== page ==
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I am working on a Windows utility program which communicates with some custom hardware using a standard COM port. The communication protocol (which is out of my control) requires me to transmit and receive raw 8-bit data bytes.

I am currently using the following Windows API function to send data to the COM port:

WriteFile(hFile, lpBuffer, numberOfBytesToWrite, ...)

where hFile is a reference to the properly opened COM port, and lpBuffer is an array of bytes that I have stored in memory. The code works perfectly until a null character (ASCII zero) needs to be sent to the device. WriteFile stops sending as soon as it detects the null character because it assumes that it has reached the end of the string. This happens even though I set numberOfBytesToWrite properly.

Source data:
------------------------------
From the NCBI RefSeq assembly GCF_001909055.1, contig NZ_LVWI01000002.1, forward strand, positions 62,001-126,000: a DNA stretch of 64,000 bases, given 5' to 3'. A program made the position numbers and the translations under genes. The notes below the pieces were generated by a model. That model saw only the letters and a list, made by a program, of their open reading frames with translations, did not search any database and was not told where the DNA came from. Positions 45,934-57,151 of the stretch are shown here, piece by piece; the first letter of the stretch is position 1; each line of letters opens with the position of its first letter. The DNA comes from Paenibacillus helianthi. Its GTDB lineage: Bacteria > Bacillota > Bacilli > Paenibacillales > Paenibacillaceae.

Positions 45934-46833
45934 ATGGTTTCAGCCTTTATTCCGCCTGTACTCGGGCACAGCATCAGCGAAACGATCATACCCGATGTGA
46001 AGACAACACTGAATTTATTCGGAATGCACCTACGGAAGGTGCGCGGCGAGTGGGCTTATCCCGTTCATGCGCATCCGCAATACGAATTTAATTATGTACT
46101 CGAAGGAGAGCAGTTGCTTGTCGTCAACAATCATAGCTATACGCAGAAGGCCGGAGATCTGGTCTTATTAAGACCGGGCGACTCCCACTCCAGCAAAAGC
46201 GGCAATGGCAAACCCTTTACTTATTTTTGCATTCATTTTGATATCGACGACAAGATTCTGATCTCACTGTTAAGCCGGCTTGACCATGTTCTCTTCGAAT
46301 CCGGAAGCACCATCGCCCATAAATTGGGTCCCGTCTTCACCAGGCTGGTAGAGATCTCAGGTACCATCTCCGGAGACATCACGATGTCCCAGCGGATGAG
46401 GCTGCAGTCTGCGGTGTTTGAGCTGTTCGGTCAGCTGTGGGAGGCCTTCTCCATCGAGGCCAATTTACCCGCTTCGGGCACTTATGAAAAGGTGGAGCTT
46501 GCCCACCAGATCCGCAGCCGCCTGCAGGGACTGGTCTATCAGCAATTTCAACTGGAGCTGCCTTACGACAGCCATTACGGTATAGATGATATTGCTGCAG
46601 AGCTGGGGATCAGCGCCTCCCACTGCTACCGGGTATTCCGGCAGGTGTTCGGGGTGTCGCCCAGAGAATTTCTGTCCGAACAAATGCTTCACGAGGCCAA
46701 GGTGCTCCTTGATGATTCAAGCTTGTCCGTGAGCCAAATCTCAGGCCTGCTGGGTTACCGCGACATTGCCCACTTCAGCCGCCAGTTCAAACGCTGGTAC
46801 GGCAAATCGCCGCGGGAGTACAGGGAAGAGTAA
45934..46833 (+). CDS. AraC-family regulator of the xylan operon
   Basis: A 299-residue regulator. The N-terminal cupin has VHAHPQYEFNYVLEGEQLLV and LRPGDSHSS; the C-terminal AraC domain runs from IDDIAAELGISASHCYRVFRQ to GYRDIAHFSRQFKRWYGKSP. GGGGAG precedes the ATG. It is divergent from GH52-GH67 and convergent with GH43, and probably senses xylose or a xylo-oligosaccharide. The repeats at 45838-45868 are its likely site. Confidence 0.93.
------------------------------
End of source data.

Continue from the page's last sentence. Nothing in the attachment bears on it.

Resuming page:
How can I send raw data to the COM port using the Windows API? I would prefer to use a standard API call similar to WriteFile, but I am open to suggestions.

I am currently using RapidQ to build the utility, but all it does is call the Windows API function directly.

Edit: My setup consists of a Windows PC connected via serial port to the custom hardware module. The module has a small screen on which I am able to view the transmitted characters. I have tested this setup with another third-party utility program. I am able to communicate with the module using this third party program, and null characters show up properly. In my own program, when I use WriteFile, a null character anywhere in the transmit stream stops the rests of the stream from being sent.